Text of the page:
I have always been interested in bridges growing up and the first design exposure I had was in college in a strength of materials class. The task was to build a truss out of raw sheet metal to hold 100 lbs. I chose a Parker truss to build and found all the tension and compression members. From there I found all the loads on the members using the pin method and then calculated the width of each member. The bridge went together well and held the 100 lbs. Fine. It was a very rewarding project.
Years later I started to notice covered bridges and thought to myself how rewarding a job that must have been to the engineers, designers and builders at the time. I built a post and beam model of a "x-truss" covered bridge just to have over the mantle in my house. I feel it is a nice conversation piece. I then wondered if other people would like to have a covered bridge. I decided instead of a model on a mantle, to have the bridge functional for people. If it had a function, more people might find it more attractive. I decided to model the mailbox bridge after actual bridges. I picked two styles to begin, the Swift River bridge in Conway Village, New Hampshire and the Jackson Honeymoon Bridge in Jackson, New Hampshire. I picked these two because they share a lot of similarities: They both are Paddleford trusses and look very similar except for colors, end caps and side skins. I am a mechanical engineer by trade and always enjoyed working with wood. This project took a lot of research, skill and resources to build.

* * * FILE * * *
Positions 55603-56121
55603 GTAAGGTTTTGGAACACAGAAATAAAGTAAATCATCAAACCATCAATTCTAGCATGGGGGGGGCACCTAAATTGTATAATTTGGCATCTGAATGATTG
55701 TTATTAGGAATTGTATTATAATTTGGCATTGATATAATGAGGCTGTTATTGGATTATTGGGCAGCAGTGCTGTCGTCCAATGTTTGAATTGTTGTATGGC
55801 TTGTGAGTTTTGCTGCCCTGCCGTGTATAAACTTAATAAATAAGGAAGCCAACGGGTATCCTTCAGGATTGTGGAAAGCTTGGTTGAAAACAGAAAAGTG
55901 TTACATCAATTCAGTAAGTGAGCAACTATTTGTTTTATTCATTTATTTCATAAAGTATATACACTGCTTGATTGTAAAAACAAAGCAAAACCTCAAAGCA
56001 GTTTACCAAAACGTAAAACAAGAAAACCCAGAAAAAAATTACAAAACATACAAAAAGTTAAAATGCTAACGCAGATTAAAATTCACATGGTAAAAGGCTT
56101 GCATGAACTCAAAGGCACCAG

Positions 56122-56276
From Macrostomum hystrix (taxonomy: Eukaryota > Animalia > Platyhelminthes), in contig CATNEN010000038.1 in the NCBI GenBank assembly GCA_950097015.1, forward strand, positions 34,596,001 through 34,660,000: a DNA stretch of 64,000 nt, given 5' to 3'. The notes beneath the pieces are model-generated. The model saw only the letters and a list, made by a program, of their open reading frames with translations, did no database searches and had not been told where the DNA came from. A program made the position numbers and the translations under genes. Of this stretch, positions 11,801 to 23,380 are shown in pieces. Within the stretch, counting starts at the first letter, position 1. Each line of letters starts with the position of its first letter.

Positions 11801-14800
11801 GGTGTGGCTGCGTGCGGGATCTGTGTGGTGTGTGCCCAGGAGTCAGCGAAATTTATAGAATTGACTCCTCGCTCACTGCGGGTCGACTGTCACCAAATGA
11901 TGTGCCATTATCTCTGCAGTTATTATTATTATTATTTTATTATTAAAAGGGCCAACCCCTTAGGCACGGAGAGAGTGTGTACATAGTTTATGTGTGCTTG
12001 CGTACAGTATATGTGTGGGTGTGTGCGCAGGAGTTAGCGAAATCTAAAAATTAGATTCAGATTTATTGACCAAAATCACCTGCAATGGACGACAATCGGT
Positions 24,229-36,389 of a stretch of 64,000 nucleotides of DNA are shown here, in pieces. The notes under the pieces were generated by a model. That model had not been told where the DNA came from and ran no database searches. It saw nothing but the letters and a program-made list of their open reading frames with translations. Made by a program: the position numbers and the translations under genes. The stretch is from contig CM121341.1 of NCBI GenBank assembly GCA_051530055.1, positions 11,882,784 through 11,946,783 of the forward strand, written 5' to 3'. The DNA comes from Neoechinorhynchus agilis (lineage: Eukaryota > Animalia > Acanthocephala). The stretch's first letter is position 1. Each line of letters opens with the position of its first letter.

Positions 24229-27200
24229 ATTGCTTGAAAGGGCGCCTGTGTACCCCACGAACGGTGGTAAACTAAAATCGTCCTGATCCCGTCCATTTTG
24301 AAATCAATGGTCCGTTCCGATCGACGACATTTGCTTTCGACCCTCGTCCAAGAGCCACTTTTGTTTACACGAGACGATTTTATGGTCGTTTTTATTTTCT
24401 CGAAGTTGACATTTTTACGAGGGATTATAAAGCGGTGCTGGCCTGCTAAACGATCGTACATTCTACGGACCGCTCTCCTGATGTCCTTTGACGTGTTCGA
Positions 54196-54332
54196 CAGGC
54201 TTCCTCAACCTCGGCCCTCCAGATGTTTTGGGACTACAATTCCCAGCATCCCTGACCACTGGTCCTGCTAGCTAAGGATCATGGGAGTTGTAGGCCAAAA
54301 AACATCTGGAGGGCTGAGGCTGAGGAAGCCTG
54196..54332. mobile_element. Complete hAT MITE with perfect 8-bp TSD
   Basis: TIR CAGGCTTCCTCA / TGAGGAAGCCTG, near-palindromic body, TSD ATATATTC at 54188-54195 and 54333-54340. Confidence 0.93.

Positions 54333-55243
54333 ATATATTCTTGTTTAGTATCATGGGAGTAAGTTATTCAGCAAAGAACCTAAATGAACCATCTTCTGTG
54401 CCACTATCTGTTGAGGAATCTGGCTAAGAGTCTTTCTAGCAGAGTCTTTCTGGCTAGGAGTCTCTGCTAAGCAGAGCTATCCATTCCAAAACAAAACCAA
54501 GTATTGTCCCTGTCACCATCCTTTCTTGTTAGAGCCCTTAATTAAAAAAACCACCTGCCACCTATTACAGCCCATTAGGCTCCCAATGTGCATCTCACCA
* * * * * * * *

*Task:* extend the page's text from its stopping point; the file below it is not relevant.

[For more about Tim's mail boxes, go to the index page and click on Market Place - Ed.]